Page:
LBT: Are you trying to model the venture capital ecosystem here on any others globally, like in the US or someone mentioned Israel was an influencer?
Mayer: Yes. We have studied all the models of the world. But, typically it’s more inspired in Israel. Well, it’s a combination of Israel and the US, but our accelerators program is inspired by the incubator program of Israel. And, the fund of funds investment in venture capital funds is very similar to the US model. But, we are combining with a tax incentive, which is more similar to other countries like the UK or the US.
LBT: What about commercializing research? We met with Bioceres today [one of Argentina’s most successful agtech startup with an innovative business model to commercialize ag biotech research], and then yesterday we were at INTA (National Agricultural Technology Institute) seeing all of their research. But often getting research out of universities and research institutions is difficult. What is the Argentinian government doing there?
Mayer: As you said, this one of the big problems, so we tend to think about it as one of the opportunities. There are a lot of ideas and a lot of entrepreneurs willing to develop those ideas, but there was no place where they could work together. So, that’s one of the things that we have been doing the last year and a half: developing this ecosystem where we have big companies, we have entrepreneurs, we have academia, scientists, but also investment funds and VCs. We are seated all together at the same table discussing once a month the problems of the sector and what we can do to develop it in a faster way.
Tripodi: I think that that’s going to help a lot. People started off with a lot of doubts, but after a few months of working on this, we have a lot more people who are joining this project. We are doing these events in Buenos Aires, Rosario, and Cordoba; three places where there is a lot to do, and there’s a lot of talent that is willing to focus in this sector. It’s big. As Mariano said, we started only two and a half years ago, so there’s a lot more that we need to do. But we think that we are going in the right direction by following the example of different countries, what they have been doing in the past, and that sets a really good example for us.
LBT: How does agtech compare to other sectors that you’re supporting, venture capital-wise?
Mayer: Well, we think it has a lot of potential, and we think that Argentina could be at the forefront. What we are trying is for those separate worlds to talk, to combine. We have a very good startup ecosystem, mainly digital and software companies. We have the unicorns, and then we have the farm that has a tradition of innovation and technology in Argentina. Our farmers were always avant-garde in the world in that sense, but now there’s a new challenge with exponential technologies and the digital world, so we are working on two things. First, for the farm to use all these new technologies, which means some cultural change on the farm, but secondly, we also think that we can be producers of technology; to export not only food and products but also technology, talent, and knowledge-based services.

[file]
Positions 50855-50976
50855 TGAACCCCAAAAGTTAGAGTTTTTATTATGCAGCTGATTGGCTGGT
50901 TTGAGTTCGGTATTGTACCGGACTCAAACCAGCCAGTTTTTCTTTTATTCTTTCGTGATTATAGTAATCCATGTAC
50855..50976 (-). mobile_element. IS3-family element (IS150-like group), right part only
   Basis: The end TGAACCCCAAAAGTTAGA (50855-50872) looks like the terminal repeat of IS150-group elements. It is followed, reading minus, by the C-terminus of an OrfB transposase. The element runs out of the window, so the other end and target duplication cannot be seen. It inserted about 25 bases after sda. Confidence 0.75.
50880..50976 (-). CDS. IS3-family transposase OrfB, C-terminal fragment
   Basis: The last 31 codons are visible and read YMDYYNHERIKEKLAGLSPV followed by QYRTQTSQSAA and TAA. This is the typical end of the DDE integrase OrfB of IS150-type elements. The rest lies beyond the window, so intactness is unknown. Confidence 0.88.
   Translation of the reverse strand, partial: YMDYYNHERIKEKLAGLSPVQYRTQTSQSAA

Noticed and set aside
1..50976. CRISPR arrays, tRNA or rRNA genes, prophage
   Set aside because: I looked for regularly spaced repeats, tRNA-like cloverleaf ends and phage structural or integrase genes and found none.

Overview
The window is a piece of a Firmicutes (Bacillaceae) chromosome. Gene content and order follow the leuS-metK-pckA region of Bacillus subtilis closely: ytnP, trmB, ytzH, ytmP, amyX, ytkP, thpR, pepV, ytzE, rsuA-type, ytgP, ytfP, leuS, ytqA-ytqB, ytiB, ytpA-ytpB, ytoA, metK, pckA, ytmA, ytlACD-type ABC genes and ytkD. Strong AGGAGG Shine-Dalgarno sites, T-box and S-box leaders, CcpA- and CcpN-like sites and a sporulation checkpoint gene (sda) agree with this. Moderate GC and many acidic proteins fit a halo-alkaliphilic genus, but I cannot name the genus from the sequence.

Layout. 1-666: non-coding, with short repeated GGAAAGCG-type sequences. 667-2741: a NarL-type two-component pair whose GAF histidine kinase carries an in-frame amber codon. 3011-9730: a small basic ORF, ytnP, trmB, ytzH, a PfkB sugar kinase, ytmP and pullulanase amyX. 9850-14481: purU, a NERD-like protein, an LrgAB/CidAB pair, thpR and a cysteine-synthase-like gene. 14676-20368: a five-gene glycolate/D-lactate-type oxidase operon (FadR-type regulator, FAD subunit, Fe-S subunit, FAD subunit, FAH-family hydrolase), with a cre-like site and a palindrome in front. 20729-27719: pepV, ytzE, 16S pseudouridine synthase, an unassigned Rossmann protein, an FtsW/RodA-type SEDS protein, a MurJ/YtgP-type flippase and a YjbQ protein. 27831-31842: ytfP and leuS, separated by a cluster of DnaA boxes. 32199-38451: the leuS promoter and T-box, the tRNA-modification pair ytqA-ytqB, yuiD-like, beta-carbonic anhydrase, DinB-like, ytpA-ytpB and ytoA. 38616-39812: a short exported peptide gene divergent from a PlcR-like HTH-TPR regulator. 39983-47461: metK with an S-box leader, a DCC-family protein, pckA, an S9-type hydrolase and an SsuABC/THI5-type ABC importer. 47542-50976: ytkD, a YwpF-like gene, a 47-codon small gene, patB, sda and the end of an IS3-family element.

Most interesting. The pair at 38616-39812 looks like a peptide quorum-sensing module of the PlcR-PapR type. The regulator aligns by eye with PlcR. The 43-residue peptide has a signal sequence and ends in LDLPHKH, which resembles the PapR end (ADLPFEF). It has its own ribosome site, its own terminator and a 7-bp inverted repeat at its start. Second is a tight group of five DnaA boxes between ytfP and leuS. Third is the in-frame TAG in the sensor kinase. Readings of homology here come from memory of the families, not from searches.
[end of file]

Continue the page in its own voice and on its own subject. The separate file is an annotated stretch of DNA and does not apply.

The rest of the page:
Tripodi: If Argentina’s first exporting sector is agribusiness, mainly soybeans, and cereal, the second one is knowledge-based services. A combination of those two things is something that makes us think there’s a huge opportunity in agtech. Maybe it’s not the very biggest at this moment, but it has the potential to be the biggest, most important sector.
LBT: How important is foreign capital for the agtech industry here?
Mayer: Foreign capital is important for everything! We need $30 billion of investment per year. Of course, we think that this is a very interesting sector and that’s why foreign venture capitalists are coming to invest in Argentina. Our entrepreneurs in other sectors are well known, but the specific investors and companies from the agtech world are very excited about Argentina entering this sector ecosystem because they know that we have potential. That’s why AgTech Week is very important.
Tripodi: It’s our job to promote Argentina as a place where agtech is going to be expanding in an exponential way in the next couple of months by organizing the kind of events happening here at AgTech Week, as well as participating in different events globally. We were last year in St. Louis, and we are going again this year because we think St. Louis and the AgInnovation Showcase is one of the places where inspiration can be found.